Hello,

We noticed you're browsing in private or incognito mode.

To continue reading this article, please exit incognito mode or log in.

Not a subscriber? Subscribe now for unlimited access to online articles.

  • Simon Simard
  • A frank examination of MIT’s past

    When new data disrupts our old assumptions, it’s up to us to make a better model.

    One afternoon last December, a group of undergraduates told me a story I had never heard before: the story, gradually being revealed by their original research, of the links between MIT, the legacy of slavery, and the process of rebuilding after the Civil War.

    The moment was inspiring for several reasons. First, it’s always a thrill to see our students dig into a compelling topic that’s new to them. The class they were enrolled in, MIT and Slavery, was designed by Professor Craig Wilder and archivist Nora Murphy to meet in the Institute Archives, so it could focus on primary sources from MIT’s own history. As you would expect, our students brought to the challenge of excavating our history all the drive for discovery and problem-solving that you would find in an MIT lab. They were, in the best MIT tradition, learning by doing.

    Second, as they presented a range of new facts about our institutional past, I watched them learning something crucial about history itself: that it is not a static set of assumptions but, rather, a model of reality that we use to understand the world. Just as in any scientific field, when new data disrupts our old assumptions, it’s up to us to make a better model. In effect, the students are using the bricks of their new knowledge to build a story of MIT that’s more complete, one that will help us better understand our place in history—the history of science and engineering, of American higher education, of New England, and of the nation.

    This story is part of the May/June 2018 Issue of the MIT News magazine
    See the rest of the issue
    Subscribe

    Finally, I was struck by the students’ wisdom in understanding that technology is rooted in society; this also came through clearly at our community gathering in February, where they shared their initial findings.

    We need not be trapped or burdened by our history. But I do believe that if we can look at it frankly, from our best moments to our worst, we have a much better chance of approaching the present and the future with humility and self-awareness. And that can only help us as we seek to make a better world for all.

    Cut off? Read unlimited articles today.

    Become an Insider
    Already an Insider? Log in.
    Next in MIT News
    Want more award-winning journalism? Subscribe to MIT Technology Review.
    • Print + All Access Digital {! insider.prices.print_digital !}* Best Value

      {! insider.display.menuOptionsLabel !}

      The best of MIT Technology Review in print and online, plus unlimited access to our online archive, an ad-free web experience, discounts to MIT Technology Review events, and The Download delivered to your email in-box each weekday.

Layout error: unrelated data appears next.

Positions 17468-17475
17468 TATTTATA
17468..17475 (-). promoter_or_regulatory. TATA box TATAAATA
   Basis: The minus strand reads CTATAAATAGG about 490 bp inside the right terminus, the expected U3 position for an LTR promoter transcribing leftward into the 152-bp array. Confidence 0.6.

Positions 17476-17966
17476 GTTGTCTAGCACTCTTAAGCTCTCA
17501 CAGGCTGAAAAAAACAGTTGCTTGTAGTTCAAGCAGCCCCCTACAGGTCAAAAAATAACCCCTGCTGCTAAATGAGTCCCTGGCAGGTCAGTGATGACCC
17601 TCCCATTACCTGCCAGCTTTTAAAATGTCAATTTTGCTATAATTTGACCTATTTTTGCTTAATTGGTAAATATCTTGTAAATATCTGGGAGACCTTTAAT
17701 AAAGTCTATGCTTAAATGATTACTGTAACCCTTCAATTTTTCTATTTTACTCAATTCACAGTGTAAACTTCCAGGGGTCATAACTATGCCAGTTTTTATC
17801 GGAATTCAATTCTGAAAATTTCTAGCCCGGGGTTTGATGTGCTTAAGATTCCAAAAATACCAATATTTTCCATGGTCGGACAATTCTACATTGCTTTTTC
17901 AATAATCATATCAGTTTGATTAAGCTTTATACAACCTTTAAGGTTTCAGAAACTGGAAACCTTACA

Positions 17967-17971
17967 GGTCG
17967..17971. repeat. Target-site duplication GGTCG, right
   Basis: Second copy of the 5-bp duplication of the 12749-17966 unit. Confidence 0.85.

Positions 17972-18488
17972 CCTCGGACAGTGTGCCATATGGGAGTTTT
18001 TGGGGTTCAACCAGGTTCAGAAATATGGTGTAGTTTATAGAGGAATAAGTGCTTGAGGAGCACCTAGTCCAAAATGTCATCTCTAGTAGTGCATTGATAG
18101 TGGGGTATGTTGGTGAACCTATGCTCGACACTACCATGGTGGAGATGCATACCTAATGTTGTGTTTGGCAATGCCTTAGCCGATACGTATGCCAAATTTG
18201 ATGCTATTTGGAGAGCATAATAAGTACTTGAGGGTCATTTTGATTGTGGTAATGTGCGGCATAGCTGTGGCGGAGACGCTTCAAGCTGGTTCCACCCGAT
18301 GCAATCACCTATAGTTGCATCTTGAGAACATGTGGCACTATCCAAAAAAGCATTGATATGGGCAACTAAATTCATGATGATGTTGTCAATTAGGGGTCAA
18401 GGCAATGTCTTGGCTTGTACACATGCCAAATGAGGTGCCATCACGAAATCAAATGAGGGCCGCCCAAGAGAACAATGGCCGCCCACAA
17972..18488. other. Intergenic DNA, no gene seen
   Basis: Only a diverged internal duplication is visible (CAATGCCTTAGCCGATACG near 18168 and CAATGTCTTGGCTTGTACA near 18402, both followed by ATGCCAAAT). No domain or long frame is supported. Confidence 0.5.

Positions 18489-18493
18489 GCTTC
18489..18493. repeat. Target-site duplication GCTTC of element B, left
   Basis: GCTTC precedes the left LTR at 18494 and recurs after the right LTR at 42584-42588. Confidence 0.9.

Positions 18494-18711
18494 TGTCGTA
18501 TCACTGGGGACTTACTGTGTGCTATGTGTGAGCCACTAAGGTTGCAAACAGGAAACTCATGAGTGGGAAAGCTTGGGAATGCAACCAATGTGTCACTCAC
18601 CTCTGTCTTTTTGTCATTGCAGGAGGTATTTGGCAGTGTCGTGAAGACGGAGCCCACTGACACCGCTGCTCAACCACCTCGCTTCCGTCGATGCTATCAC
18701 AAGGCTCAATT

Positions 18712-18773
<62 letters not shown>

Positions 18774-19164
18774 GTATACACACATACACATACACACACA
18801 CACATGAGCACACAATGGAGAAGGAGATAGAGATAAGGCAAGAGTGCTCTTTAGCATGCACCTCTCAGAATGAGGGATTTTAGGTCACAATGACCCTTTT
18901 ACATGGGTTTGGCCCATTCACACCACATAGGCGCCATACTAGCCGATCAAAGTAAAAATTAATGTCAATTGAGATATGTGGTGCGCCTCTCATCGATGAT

See details+

      12-month subscription

      Unlimited access to all our daily online news and feature stories

      6 bi-monthly issues of print + digital magazine

      10% discount to MIT Technology Review events

      Access to entire PDF magazine archive dating back to 1899

      Ad-free website experience

      The Download: newsletter delivered daily

    • All Access Digital {! insider.prices.digital !}*

      {! insider.display.menuOptionsLabel !}

      The digital magazine, plus unlimited site access, our online archive, and The Download delivered to your email in-box each weekday.

      See details+

      12-month subscription

      Unlimited access to all our daily online news and feature stories

      Digital magazine (6 bi-monthly issues)

      Access to entire PDF magazine archive dating back to 1899

      The Download: newsletter delivered daily

    • Print Subscription {! insider.prices.print_only !}*

      {! insider.display.menuOptionsLabel !}

      Six print issues per year plus The Download delivered to your email in-box each weekday.

      See details+

      12-month subscription

      Print magazine (6 bi-monthly issues)

      The Download: newsletter delivered daily

    /3
    You've read of three free articles this month. for unlimited online access. You've read of three free articles this month. for unlimited online access. This is your last free article this month. for unlimited online access. You've read all your free articles this month. for unlimited online access. You've read of three free articles this month. for more, or for unlimited online access. for two more free articles, or for unlimited online access.

    MIT News = for alumni only.

    Are you an MIT alum?
    Sign in now to read all MIT alumni news and class notes— or to manage your magazine subscription.

    Sign in and read on